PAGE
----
Q Acoustics has already delivered a thoroughly impressive show with the 5040 floorstanding speakers, earning itself a What Hi-Fi? Award this year. So, naturally, the next step is to bundle those speakers with a set of bookshelf surrounds, a subwoofer and a centre channel – and now we have ourselves a 5.1 home cinema package.
The 5040 5.1 Home Cinema has certainly piqued our interest, as, after a fairly quick and simple set-up process (especially by home cinema speaker package standards), these speakers give the impression that they’re ready and raring to go. But how will this package fare when we put it through its paces in our AV test room?
This Q Acoustics 5040 5.1 Home Cinema speaker package is officially priced at £2475 / $3595 / AU$5199, but what exactly does that include? Well, we can instantly recognise a familiar face in the mix, as the front speakers are the 5040 floorstanders, which just so happen to be recent recipients of a What Hi-Fi? Award. For reference, a pair of 5040s will set you back £999 / $1499 / AU$2349 on their own.
Aside from that pair, you also get a pair of 5010 passive standmount speakers, the 5090 passive centre channel and the QB12 active subwoofer. Bear in mind that you’ll likely need stands for the 5010 surround speakers, though Q Acoustics do also produce a dedicated wall mount.
The Q Acoustics package's nearest rival is probably last year's Award-winning Wharfedale Evo 4.4 Home Cinema Pack. It’s a shade more expensive here in the UK at £2799, although at $5095 and AU$8067 in the United States and Australia respectively, it might not be the closest match in all markets.
There is also the excellent Bowers & Wilkins 606 & 607 S3 surround speaker package, which has just earned itself Product of the Year in the What Hi-Fi? Awards home cinema speakers category. It’s also priced uncomfortably close to the Q Acoustics package at £2496 / $3799 / AU$3947, although this is an all-standmount package, unlike the 5040 pack.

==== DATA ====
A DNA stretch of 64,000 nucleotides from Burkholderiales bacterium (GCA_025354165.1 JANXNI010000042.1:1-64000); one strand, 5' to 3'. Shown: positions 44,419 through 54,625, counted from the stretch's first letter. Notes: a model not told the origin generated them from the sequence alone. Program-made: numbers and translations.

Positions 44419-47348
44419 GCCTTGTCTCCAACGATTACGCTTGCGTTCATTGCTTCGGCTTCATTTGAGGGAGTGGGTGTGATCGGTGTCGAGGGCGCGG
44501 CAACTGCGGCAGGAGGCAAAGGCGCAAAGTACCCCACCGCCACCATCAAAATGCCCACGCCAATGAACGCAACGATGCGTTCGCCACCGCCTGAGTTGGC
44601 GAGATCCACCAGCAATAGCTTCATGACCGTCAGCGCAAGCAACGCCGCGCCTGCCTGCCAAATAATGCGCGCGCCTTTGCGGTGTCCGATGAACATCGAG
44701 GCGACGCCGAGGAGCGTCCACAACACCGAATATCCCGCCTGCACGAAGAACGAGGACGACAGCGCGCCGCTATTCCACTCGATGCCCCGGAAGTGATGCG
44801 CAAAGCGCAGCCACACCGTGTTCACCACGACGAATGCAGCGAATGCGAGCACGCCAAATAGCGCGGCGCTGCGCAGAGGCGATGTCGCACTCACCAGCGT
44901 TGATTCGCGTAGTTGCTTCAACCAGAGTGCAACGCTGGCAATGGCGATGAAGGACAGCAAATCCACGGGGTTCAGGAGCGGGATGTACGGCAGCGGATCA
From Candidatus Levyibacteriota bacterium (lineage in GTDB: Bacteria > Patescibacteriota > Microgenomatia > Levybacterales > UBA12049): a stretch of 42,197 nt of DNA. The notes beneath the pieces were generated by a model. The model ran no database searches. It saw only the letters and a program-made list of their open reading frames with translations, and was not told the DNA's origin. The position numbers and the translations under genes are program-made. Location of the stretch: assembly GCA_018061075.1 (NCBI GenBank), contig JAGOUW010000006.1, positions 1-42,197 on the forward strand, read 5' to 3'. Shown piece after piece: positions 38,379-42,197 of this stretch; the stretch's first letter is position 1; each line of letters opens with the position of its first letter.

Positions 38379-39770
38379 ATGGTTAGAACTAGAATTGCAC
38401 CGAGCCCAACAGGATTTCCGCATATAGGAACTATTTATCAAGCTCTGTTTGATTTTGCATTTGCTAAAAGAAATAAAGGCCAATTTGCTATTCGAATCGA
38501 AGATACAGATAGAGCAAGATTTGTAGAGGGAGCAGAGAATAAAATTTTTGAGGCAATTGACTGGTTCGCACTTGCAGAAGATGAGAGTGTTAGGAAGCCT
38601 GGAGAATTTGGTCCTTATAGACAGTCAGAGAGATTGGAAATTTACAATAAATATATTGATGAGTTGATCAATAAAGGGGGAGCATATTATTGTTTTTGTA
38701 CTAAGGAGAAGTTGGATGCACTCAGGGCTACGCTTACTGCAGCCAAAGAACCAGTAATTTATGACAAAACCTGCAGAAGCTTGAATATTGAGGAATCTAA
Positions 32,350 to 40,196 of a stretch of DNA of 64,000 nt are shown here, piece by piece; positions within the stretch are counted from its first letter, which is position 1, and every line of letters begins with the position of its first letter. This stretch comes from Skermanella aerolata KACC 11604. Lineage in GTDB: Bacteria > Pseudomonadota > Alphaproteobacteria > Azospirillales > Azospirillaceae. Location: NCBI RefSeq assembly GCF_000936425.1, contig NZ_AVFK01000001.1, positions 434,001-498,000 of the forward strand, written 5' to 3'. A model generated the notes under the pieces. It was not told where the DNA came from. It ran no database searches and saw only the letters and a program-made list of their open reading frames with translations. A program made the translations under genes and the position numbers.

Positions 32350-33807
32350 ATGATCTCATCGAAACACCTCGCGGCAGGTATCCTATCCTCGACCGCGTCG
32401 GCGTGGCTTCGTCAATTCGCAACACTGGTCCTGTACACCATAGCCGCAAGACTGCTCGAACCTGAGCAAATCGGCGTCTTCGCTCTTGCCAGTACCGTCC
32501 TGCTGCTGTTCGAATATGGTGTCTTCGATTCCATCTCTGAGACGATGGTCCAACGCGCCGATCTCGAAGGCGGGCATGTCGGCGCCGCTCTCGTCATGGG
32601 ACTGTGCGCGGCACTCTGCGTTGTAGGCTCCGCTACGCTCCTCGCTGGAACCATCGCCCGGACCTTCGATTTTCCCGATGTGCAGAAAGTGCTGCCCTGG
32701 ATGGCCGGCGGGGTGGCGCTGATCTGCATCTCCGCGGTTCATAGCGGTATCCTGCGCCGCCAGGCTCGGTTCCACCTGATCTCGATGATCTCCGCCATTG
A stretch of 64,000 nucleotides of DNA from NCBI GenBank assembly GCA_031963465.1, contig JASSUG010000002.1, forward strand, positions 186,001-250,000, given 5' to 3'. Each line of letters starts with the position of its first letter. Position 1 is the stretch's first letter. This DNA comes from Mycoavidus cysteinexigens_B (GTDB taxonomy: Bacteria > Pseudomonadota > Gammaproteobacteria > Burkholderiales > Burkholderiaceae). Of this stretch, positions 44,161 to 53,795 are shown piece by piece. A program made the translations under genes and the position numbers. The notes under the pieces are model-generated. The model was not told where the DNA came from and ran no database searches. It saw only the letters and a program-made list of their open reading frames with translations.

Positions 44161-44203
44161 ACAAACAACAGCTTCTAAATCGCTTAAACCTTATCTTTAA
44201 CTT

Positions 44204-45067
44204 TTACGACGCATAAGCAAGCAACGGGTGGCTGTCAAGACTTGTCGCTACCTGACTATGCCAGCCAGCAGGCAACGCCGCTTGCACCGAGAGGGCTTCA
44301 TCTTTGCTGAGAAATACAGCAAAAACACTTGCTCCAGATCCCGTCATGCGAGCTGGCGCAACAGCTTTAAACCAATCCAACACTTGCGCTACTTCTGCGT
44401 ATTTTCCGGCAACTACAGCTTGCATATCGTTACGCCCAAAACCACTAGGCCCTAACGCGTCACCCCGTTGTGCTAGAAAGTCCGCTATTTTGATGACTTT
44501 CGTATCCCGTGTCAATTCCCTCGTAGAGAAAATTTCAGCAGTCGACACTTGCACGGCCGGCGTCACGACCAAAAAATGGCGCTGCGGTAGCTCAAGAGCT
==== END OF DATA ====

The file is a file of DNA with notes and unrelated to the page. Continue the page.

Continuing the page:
Build & features
The first hint that these speakers are more playful and energetic than others we’ve tested is actually found in the design. The 5040 features a distinctive yet cohesive design for all of the speakers, and we’re fans of it. While the Wharfedale Evos look more stoic and traditional with their black wood veneer finish, and the B&W go for a functional, angular design, the Q Acoustics carve out a distinct personality for themselves.
Coming in either black or white (the passive speakers can also be bought in Oak or Rosewood but the subwoofer cannot), these speakers look good in either finish. We have the white set on hand today, which looks particularly nice thanks to the black front panels around each speaker unit, adding a pleasing pop of contrast. The black finish is also a looker, especially if you fancy a sleeker and more understated look. The rounded corners on each cabinet create a modern aesthetic that will likely complement most living rooms and home cinema set-ups.
The package not only looks good, but it's usefully compact compared with the very hefty Wharfedale speakers, too.
Finishes x 2 (black, white)
Dimensions (hwd) 97 x 36 x 29cm
Dimensions (hwd) 26 x 16 x 26cm
Weight 5.6kg (per speaker)
Dimensions (hwd) 16 x 43 x 24cm
Dimensions (hwd) 40 x 40 x 45 cm
The 5040 floorstanders measure 97 x 36 x 29cm (hwd) including the detachable spikes. They also weigh just 18kg, which is a fair bit lighter than the Wharfedale Evo 4.4 at 26kg. Beneath the surface, the 5040 sports a tweeter sandwiched between two 125mm mid/bass drivers in a vertical arrangement, something of a tradition for Q Acoustics speakers at this point.
However, the design of those mid/bass drivers is new, as Q Acoustics has implemented its new Continuous Curved Cone build; something we make note of in our full review of the stereo pair. Also known as C3 (pronounced C-cubed), the basic premise is that they’re designed to incorporate the rigidity of a straight cone design alongside the high-frequency break-up attributes of drivers with a flared design.
The drive units are made of impregnated paper, which Q Acoustics favours in its other speaker designs. That’s not the only familiar aspect, as the tweeter is a 25mm soft dome that’s decoupled to reduce potential distortion through vibration, something found on many other Q Acoustics speakers.
On the rear of the speakers you’ll find a standard set of terminals for hooking up to an AV amplifier, and on the bottom are a set of four detachable spikes; two on the main body of the speaker and two on the rear protruding metal feet.